Quantum Purity

By Anil Ananthaswamy
New Scientist, April 2015

Edited by Andy Ross

Quantum weirdness is baffling. Giacomo Mauro D'Ariano and his colleagues Giulio Chiribella and Paolo Perinotti have come up with a non-weird foundation from which all quantum weirdness can arise.

Lucien Hardy: "When I look at quantum theory, I see something that's akin to the ad hoc nature of Kepler's laws of planetary motion and of Lorentz transformations. What we need is some deeper set of principles."

For both Hardy and D'Ariano's team, the fundamental concept is information. Five ideas are basic:

Causality: Stuff in the future cannot affect a measurement you're making right now.

Distinguishability: If a state is not too noisy, then there exists another state that can be distinguished from it.

Composition: If you know everything it is possible to know about all the stages of a process, then you know everything you can about the whole process.

Compression: There are ways to efficiently transmit all the information relevant to a measurement of a physical system without having to transmit the system itself.

Tomography: When you have a system with several parts, the statistics of measurements carried out on the parts is enough to identify the state of the whole system.

Quantum information theorists distinguish between different types of quantum state. Some states are pure: we know everything we can about such states. For mixed states our information is incomplete. One particle of an entangled pair is in a mixed state but both entangled particles together form a pure state.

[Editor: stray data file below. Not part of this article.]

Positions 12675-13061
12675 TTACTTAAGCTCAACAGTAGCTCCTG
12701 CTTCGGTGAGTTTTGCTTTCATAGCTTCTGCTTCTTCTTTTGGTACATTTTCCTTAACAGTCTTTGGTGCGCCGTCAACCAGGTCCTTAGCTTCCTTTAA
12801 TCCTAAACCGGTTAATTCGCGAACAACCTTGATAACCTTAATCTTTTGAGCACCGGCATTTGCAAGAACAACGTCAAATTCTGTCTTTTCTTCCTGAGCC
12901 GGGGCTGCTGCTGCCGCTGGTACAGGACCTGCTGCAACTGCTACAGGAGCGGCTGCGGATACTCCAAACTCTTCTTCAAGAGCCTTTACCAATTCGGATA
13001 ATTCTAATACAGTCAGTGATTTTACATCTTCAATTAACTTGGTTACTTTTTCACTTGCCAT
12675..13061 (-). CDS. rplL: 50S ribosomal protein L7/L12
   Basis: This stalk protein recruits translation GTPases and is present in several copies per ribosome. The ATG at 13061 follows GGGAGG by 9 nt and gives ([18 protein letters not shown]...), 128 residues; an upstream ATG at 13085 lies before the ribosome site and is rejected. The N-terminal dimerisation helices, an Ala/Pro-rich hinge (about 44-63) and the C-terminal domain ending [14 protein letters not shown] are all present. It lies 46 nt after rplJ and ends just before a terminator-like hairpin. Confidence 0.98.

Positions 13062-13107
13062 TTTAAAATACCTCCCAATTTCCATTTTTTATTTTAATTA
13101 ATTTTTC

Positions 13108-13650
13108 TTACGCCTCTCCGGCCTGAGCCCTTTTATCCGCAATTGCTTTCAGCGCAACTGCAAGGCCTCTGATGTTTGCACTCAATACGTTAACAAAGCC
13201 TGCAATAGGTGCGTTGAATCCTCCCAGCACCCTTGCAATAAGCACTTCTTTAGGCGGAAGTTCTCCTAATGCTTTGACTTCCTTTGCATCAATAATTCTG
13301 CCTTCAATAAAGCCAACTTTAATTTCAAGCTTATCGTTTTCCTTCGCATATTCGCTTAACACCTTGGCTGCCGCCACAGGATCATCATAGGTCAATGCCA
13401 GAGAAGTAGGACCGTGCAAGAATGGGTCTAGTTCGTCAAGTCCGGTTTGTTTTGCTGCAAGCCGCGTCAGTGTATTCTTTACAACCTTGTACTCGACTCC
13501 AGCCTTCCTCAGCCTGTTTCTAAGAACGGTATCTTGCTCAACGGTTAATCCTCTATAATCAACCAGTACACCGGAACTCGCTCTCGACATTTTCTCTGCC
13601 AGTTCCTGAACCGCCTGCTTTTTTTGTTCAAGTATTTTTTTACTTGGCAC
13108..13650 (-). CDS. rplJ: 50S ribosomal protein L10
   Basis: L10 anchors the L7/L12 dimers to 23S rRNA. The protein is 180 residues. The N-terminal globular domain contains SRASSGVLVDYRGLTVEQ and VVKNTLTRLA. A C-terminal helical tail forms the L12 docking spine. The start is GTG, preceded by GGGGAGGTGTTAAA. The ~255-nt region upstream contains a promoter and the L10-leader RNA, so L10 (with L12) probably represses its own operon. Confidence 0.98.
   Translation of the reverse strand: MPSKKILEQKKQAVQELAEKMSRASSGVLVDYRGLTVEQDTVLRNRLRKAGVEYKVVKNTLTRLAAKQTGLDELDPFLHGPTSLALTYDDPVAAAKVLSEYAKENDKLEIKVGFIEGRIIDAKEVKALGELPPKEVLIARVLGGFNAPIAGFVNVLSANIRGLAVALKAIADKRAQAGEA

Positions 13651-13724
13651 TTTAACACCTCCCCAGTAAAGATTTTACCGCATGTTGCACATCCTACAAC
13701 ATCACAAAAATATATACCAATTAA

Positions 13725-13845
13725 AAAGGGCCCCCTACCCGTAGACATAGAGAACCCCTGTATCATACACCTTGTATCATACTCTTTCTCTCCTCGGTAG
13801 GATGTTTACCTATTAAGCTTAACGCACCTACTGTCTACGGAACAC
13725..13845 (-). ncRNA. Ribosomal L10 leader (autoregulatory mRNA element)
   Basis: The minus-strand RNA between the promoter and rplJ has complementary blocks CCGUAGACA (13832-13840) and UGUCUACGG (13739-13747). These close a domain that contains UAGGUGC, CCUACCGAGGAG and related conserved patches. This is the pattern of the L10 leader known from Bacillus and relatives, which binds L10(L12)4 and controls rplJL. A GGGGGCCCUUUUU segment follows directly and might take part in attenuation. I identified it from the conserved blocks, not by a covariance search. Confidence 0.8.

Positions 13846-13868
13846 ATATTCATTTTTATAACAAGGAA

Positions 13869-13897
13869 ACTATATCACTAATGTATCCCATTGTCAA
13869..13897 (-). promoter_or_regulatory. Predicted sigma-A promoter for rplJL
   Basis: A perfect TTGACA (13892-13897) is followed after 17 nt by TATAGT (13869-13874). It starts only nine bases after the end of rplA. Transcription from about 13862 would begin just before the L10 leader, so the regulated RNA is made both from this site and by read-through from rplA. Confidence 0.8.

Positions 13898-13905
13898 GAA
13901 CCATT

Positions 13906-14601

Chiribella came up with a sixth principle:

Purification: It is always possible for someone with access to the pure state to make measurements consistent with those of less well positioned observers who are dealing with mixed states.

The purification principle makes quantum weirdness explicable. It allows one to derive much of the mathematics describing quantum oddities, such as superposition and the Born rule for calculating the probability of an outcome in a quantum measurement.

The purification principle might illuminate the irreversibility of thermodynamics. The second law of thermodynamics states that entropy will always increase over time. But that might be an artifact of perspective, because measurements are made on a subsystem in a mixed state. The deeper laws of physics are reversible.

AR This intrigues me.